Oliver Cyrus, Garrett Goble, Peter Petrassi, Anil Subba — four New York City transportation workers, all dead last week amid the coronavirus pandemic that has swept Gotham. The deaths are a reminder that in interacting with the potentially infected public on a day-to-day basis, transportation workers are on the front lines.
Cyrus, 61, a bus driver, and Petrassi, 49, a subway-operations staffer and former conductor, died within 24 hours of each other late last week of the coronavirus, as did Subba, an Uber driver in his 40s.
Goble, 36, died in an even more horrific way, if that’s possible: trying to save passengers from a likely arson fire on his subway train early Friday morning. Police released photos of a suspect, after finding a burned-out shopping cart in one of the train’s cars.
With the exception of medical workers, transit workers are most in the direct path of this enemy. Until mid-March, passengers were still taking subways and buses in crowds, exposing workers to continuous risk.
(Metropolitan Transportation Authority top brass, including chairman Pat Foye and acting transit chief Sarah Feinberg, have also exposed themselves to this risk, with Foye testing positive over the weekend.
Now, even with passengers down by 90 percent, transit workers must come to work every day so other essential workers, including lower-paid grocery clerks and security guards, can come to work as well.
They do so without provision of masks and inconsistent equipment to clean their own operator and conductor booths so they don’t transmit the virus among them. The MTA has directed bus riders to enter by the back door, to avoid drivers, and is starting some temperature checks. As of late last week, it was scrambling to provide masks, but the authority is competing amid a shortage.
Uber, Lyft and taxi drivers are in just as tough a situation: They work alone. Until global flights stopped two weeks ago, a person ordered to “self-quarantine” often hired a car home from the airport to do so; that is likely how Subba got sick. People who are afraid they are sick continue to call Ubers and Lyfts to go to the doctor or hospital.
Uber and Lyft drivers work without partitions, notes Bhairavi Desai, head of the New York Taxi Workers Alliance. Cab, Uber and Lyft workers also have to work without the city, state or companies providing protective gear.
Uber says it is finally trying to get sanitizer and wipes to drivers, and maybe masks. But just like the MTA, the ride-sharing company is competing for a scarce resource. “Arm those drivers with the supplies” to the extent possible, urges Desai.
Uber and Lyft drivers afraid to work right now also can apply for state unemployment insurance after two state rulings in their favor, before this virus hit. New federal-level benefits will also help them soon.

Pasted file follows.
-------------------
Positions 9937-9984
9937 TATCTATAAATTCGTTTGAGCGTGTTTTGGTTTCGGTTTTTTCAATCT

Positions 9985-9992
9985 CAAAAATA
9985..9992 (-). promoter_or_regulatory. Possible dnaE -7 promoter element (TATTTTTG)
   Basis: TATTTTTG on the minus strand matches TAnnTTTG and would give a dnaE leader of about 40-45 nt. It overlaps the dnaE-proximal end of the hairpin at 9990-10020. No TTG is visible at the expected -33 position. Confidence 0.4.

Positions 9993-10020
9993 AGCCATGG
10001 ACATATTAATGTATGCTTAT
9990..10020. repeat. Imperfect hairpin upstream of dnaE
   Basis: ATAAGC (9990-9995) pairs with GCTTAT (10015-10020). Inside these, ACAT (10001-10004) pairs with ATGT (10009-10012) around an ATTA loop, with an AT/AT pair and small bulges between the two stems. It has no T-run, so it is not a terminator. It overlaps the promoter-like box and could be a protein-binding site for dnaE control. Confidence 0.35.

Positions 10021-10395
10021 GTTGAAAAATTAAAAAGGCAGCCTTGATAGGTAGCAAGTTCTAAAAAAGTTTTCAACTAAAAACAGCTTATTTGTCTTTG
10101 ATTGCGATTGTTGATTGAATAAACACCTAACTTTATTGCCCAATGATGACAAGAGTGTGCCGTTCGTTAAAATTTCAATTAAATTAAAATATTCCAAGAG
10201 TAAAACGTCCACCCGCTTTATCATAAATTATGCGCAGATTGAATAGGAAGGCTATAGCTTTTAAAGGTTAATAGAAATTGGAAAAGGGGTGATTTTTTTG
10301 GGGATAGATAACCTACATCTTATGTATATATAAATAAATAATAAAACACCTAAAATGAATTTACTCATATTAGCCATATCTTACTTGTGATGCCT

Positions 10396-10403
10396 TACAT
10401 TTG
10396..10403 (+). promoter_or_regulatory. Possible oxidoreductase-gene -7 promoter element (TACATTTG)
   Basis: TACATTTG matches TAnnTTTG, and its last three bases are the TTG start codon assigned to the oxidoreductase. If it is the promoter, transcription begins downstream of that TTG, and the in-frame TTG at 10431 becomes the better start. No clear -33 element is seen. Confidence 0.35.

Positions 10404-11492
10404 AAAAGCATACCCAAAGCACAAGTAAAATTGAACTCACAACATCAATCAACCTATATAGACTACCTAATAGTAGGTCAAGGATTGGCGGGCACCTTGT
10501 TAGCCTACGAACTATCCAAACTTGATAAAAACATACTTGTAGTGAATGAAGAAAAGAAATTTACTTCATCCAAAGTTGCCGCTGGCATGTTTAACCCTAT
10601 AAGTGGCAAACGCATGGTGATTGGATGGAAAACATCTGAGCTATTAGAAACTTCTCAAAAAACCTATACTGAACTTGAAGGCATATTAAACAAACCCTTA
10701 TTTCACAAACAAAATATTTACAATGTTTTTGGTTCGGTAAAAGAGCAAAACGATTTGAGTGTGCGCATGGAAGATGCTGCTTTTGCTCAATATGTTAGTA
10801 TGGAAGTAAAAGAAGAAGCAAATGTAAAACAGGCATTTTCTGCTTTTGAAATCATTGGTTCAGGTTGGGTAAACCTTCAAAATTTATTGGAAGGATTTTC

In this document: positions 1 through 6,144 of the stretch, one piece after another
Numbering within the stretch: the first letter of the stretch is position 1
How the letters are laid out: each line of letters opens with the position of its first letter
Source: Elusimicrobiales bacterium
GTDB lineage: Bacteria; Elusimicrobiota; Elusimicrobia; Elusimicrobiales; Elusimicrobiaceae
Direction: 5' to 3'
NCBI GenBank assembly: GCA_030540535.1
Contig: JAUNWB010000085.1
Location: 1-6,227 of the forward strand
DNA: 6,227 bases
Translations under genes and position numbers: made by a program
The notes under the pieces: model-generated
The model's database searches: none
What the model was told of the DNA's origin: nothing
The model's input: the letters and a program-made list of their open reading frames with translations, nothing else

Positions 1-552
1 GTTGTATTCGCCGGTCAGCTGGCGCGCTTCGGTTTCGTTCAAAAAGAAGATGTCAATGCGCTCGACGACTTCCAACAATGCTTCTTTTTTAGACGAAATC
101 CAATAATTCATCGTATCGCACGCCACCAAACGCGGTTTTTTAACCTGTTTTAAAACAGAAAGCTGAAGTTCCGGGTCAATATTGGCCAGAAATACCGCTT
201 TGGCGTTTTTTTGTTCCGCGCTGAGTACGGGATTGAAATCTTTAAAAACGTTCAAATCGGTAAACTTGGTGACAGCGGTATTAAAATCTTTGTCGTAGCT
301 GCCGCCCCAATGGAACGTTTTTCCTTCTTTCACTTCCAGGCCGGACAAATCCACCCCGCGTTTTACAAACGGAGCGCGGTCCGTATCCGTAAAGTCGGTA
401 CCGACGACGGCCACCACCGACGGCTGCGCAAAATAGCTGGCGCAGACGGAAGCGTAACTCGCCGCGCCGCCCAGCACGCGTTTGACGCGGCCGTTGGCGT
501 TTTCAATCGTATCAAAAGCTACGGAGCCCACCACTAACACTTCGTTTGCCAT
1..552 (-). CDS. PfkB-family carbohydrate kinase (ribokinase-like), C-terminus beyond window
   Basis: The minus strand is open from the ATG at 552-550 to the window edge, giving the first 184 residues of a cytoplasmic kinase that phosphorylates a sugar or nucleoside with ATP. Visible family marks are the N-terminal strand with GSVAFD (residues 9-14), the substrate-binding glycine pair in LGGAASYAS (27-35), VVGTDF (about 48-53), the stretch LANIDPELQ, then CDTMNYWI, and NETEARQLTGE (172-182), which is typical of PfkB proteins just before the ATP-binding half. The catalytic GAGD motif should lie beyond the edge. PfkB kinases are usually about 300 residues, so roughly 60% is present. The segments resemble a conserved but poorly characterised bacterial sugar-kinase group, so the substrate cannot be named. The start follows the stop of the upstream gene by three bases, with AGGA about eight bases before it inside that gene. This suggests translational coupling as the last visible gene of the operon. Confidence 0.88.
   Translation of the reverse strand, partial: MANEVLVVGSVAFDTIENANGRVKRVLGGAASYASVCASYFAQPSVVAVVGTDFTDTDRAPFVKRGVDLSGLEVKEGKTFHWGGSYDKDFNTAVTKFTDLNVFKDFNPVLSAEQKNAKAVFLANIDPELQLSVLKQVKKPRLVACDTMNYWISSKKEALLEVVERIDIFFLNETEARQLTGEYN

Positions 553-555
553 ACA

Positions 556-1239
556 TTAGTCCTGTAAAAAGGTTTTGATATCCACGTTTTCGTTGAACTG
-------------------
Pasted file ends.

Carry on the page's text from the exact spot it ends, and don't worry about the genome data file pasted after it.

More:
Goble, of Brooklyn, who left behind two young children, didn’t die from the virus. But it’s fair to say he died in the chaos the virus has created. Early reports are of an arson fire on his overnight train, a fire that an aggressive police presence could have prevented.
Just days before the deadly fire, transit chief Feinberg, in response to a picture of a passenger smoking on a near-empty train, implored people not to do that. Nothing flammable belongs on a subway.
And sparsely populated trains aren’t empty; they still require policing, especially as this crisis has made mentally ill left people to their own devices on the streets and subways even more confused and desperate.
These statistics will likely get worse before they get better. Even before Petrassi’s death, 30 employees in his office were under self-quarantine.
Yet three deaths across the Transport Workers Union in two days is already a grim record, even for a workforce that suffered two track-worker deaths in a week in 2007, and two token-clerk murders in 1979.
As for the car business, Desai is trying to confirm that two other for-hire drivers have already died. “I’m just really worried,” she says.
For now, it is hard to think of constructive suggestions. Dense cities, even under lockdown, can’t operate without their critical transportation workforce, public and private. Vulnerable people do this work. They are heroes.
Nicole Gelinas is a contributing editor of City Journal.
⭐️Singer/Songwriter/Voice Talent/Actor/Media Personality⭐️
Born in Syracuse, NY. He holds a bachelor of science degree in communication from Florida Institute of Technology with specialization in technical writing, business, public relations, marketing, media, promotion, and aerospace engineering.
⭐️ Las Vegas Entertainer ⭐️ MTV uplaya Platinum Auddy Award Winner ⭐️ Southeastern FTTF Talent Champion ⭐️ Movies & TV ⭐️ Listed in ‘Who’s Who’ publication ⭐️ Voted ‘MOST MARKETABLE’: Sonic Records ⭐️ U.S. Veteran ⭐️